Frequently Asked Questions
CT Scan Center at the Smithsonian Institution
How to Reserve
Complete a short inquiry form to make a CT scanning request or find out more information.
Does the CT center service outside researchers with non-SI projects?
How much does it cost?
The standard fee for scanning services is $500 per day for non-SI users.
What type of CT scanner is at NMNH?
NMNH uses a Siemens Somatom Emotion 6 medical scanner.
What are the technical specifications of the CT scanner?
Please refer to the Instruments and Software webpage.
How long does it take to scan a specimen?
It depends on the quantity, size, and density of the specimens. For large specimens and very dense materials, the entire process will take longer than for those that are smaller and/or less dense. One scanning procedure usually can take between 15 minutes to an hour. For example, a human skull with our standard settings requires about 30 minutes including positioning on the scanner bed, aligning the skull before scanning, entering information, performing a topogram, scanning, and transferring data to a separate computer for visualization and copying files.
How large can a specimen be for CT scanning?
The gantry is 70 cm in diameter and the bed is 230 cm in length. Our scanner is capable of scanning anything that can fit these parameters. The bed can support up to 220 kg (485 lbs) of weight.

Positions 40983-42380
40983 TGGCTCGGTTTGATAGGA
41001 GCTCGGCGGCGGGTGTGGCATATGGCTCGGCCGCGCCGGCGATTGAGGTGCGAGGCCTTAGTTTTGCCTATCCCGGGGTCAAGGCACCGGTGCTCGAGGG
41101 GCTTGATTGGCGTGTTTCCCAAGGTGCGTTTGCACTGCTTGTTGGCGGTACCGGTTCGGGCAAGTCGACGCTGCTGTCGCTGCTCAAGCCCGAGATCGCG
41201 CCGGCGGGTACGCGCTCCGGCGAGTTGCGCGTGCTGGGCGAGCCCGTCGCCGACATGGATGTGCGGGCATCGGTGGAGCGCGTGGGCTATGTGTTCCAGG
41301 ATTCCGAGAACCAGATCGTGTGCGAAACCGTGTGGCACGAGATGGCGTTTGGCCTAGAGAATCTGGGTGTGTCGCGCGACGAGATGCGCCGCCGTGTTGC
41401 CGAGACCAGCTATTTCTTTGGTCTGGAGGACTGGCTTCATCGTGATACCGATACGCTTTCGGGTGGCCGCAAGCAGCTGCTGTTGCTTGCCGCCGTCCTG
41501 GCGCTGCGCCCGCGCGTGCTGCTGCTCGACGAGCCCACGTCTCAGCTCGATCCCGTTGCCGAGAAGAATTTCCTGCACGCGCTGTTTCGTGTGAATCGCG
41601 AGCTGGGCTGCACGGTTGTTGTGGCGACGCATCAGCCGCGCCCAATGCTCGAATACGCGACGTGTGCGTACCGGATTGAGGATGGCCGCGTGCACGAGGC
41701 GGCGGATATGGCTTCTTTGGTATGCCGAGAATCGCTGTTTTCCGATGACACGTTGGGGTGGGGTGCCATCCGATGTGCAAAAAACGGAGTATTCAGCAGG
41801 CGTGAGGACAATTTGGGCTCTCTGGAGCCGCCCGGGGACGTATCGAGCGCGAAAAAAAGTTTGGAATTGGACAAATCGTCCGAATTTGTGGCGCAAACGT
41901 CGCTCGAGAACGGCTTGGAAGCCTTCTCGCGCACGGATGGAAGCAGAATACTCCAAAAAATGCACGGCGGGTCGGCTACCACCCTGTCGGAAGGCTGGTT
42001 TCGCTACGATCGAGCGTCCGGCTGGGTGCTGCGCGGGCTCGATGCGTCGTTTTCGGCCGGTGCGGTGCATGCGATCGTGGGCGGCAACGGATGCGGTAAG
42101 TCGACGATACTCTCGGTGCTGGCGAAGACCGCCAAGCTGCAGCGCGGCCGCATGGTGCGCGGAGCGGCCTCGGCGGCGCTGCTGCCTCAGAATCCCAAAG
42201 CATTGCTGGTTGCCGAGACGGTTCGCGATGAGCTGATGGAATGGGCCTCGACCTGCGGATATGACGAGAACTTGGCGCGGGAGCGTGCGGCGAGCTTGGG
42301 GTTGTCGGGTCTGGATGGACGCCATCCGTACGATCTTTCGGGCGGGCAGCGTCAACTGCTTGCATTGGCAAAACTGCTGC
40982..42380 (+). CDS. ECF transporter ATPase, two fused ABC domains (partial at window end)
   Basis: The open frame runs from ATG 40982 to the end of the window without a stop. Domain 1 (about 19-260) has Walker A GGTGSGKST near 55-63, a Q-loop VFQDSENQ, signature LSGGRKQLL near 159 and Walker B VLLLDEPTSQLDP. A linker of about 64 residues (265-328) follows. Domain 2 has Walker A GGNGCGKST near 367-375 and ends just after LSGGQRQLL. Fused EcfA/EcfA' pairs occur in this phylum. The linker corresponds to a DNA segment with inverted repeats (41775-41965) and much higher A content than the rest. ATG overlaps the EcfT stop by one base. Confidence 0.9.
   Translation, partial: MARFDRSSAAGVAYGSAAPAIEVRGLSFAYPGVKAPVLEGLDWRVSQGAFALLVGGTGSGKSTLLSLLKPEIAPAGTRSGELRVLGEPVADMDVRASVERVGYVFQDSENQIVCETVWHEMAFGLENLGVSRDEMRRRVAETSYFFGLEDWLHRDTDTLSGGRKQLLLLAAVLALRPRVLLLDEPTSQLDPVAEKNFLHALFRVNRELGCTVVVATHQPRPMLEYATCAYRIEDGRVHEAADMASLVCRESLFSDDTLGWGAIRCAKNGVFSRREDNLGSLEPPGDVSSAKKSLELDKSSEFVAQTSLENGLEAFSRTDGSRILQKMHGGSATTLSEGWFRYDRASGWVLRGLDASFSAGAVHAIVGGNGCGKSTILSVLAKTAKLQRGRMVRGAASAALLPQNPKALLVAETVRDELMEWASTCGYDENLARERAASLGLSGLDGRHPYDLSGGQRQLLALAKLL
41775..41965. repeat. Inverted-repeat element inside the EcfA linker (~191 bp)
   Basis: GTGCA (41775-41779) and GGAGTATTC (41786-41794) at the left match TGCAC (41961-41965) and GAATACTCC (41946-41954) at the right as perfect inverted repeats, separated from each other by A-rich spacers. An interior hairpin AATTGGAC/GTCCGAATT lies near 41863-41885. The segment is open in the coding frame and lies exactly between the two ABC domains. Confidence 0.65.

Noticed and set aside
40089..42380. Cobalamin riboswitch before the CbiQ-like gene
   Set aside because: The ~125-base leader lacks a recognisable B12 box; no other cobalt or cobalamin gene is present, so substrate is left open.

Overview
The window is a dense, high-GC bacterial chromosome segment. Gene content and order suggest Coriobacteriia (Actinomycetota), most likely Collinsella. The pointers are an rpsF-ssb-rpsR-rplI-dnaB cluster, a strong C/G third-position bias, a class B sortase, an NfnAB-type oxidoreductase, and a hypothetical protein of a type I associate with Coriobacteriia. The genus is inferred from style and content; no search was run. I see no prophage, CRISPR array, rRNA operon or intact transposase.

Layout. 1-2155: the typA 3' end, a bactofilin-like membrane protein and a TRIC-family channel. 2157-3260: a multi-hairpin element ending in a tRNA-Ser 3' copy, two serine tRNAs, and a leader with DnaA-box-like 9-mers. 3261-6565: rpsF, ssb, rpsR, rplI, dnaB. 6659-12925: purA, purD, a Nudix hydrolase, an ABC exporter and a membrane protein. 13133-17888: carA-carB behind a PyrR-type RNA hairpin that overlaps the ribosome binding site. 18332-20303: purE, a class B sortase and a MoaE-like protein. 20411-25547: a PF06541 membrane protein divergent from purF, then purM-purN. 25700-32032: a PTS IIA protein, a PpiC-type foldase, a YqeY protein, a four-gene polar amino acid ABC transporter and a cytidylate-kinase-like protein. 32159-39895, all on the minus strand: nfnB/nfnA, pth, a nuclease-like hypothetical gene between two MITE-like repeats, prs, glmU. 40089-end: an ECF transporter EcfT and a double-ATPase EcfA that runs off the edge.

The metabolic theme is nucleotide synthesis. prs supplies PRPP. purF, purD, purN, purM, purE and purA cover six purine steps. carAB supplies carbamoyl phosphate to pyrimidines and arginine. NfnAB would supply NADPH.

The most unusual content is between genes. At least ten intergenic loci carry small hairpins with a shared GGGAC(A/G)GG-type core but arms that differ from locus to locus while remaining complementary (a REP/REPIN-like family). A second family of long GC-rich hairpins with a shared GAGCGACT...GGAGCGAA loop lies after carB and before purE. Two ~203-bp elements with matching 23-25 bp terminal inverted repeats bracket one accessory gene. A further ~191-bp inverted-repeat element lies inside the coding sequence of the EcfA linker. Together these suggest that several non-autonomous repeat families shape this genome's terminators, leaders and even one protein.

What is the format and size of the files?
The files are in a DICOM-3 format, a common medical image file format. Depending on the level of resolution and the number of images needed, most scans are 400MB to 2GB. Remember to bring a MAC-compatible external hard drive or USB drive to immediately receive copies of your files. If you do not have one available, data can be sent via Dropbox, Google drive, or to internal SI staff and researchers via the R: drive.
How do I view the images?
Unfortunately, we do not provide researchers with a free DICOM-viewer to observe their images. We do have recommendations about different software that we use in the CT center. We can also create JPEG images of the 2D scans to view, which are limited in your ability to manipulate the images. Reserving time to use any of the 3D reconstructive imaging programs in the CT center (Mimics from Materialise and OsiriX from Pixmeo) is possible.
CT Data Policy
[ TOP ]